Audio and Video
Of course, in some sense, all of the options here are "PC" based. The idea is to access the media files from your PC, after all. However, unlike the Media Center PC and the RoomLink, the following products allow you to get music, video, and photos from your existing PC, not purchase a new one.
Nearly all of the products here support most standard formats: MP3, WAV, WMA, JPEG, GIF, AVI, MPEG1/2/4, etc. Additionally, most work over both 802.11b and 802.11g, although for video performance you'd be much better off with an 802.11g network.
On the high end of these products is the Philips Streamium. There are several models in the Streamium line, starting around $300 and up depending on the features. All models allow you to connect to a wired or wireless network and play music, photos, or video from your PC. As with most of the products profiled here, you need to run a proprietary system—in this case, the Philips Media Manager—on your PC in order to access the media remotely. Although it's not the least expensive offering on the market, Streamium comes from a manufacturer with a solid reputation in home electronics and is easy to integrate into a home system without requiring additional purchases.
The PRISMIQ MediaPlayer is a device from PRISMIQ, a company currently offering this one product. They've been around since 2002, however, and the product does just what it's advertised to do. You can use it to play video, music, Internet radio, and photos from your PC on your home entertainment center. The MediaPlayer also allows you to browse the web on your TV, which is a nice additional feature. It works over a wired network or wireless—although it doesn't include a wireless card, so you have to purchase one separately. PRISMIQ has announced that they're working on a version that can function as a DVR, but that product hasn't been released. You need to run the PRISMIQ Media Manager on your PC, and unfortunately it only supports PCs. Mac users have to look at another solution.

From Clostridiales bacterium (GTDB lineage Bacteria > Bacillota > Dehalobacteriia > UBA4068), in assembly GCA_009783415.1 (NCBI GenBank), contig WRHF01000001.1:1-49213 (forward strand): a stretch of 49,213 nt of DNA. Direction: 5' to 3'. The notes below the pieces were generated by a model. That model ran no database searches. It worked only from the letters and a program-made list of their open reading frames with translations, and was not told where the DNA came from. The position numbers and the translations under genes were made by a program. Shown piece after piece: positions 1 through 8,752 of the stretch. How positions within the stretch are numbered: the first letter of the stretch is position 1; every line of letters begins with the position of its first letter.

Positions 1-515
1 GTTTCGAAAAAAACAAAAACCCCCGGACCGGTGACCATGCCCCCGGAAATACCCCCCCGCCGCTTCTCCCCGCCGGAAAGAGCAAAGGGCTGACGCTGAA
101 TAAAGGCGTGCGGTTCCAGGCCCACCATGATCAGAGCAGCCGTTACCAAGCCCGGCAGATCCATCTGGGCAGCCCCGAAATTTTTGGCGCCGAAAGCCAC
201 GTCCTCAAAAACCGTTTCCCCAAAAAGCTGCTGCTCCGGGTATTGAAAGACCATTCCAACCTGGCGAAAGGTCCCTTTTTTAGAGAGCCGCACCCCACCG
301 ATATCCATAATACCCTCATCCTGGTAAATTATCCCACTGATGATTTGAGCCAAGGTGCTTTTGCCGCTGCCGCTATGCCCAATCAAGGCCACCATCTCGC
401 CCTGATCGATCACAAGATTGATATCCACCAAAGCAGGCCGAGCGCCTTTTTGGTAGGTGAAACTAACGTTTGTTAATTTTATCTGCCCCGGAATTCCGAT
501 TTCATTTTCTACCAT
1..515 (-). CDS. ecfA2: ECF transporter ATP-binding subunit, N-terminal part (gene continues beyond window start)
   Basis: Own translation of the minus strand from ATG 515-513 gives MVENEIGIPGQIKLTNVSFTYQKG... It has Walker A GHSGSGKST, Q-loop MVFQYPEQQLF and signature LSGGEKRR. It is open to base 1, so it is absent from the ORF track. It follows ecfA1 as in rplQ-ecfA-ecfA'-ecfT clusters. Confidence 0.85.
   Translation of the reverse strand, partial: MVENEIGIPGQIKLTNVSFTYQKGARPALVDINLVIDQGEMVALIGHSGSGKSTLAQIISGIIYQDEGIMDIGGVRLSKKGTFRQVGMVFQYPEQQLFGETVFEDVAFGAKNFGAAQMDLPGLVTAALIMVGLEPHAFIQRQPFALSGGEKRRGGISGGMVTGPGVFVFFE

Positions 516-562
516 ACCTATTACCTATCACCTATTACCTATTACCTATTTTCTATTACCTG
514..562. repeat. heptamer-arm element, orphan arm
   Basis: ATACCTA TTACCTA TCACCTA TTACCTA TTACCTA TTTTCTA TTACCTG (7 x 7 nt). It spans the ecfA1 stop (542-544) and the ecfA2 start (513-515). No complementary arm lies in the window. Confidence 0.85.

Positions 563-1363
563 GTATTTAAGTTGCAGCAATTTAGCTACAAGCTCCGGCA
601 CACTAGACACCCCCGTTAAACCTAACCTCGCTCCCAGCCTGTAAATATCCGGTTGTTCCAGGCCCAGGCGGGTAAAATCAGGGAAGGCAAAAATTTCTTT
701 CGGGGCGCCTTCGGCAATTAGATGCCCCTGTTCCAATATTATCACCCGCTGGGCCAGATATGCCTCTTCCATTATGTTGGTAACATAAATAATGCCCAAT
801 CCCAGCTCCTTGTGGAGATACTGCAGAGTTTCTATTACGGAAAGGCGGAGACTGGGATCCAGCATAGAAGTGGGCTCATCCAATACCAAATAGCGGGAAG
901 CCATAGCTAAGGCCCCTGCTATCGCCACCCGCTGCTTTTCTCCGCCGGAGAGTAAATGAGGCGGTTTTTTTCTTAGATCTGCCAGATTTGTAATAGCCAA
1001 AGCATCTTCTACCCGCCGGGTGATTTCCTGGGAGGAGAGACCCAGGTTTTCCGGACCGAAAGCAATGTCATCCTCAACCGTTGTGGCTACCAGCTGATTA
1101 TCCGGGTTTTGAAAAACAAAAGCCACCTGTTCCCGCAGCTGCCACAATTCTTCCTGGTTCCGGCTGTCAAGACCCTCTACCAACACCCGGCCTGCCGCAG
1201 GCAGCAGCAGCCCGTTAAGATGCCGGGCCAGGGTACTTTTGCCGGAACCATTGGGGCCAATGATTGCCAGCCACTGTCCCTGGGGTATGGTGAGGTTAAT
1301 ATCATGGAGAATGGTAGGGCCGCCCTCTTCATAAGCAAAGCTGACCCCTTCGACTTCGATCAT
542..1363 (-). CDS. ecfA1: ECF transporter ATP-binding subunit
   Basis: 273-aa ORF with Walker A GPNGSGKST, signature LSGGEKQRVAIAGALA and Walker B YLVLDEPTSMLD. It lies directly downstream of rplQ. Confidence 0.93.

Not to be outdone, several wireless networking manufacturers have their own line of wireless media players. First up is the D-Link Wireless Media Player. D-Link is best known as a provider of networking gateways, routers, hubs, and so on in the low-cost market. The D-Link Wireless Media Player works over a WiFi network and has wireless networking built in; no need to purchase a separate adapter. Of course, you need to run the D-Link Media Server software on your PC, which means that Mac users are once again out of luck.
Finally, networking company SMC offers the EZ-Stream, a WiFi streaming player that requires you to install the SMC Media Manager software on your PC. And again, Mac users are ignored. Curiously, the EZ-Stream doesn't support Windows Media files, even though it's a PC-only product.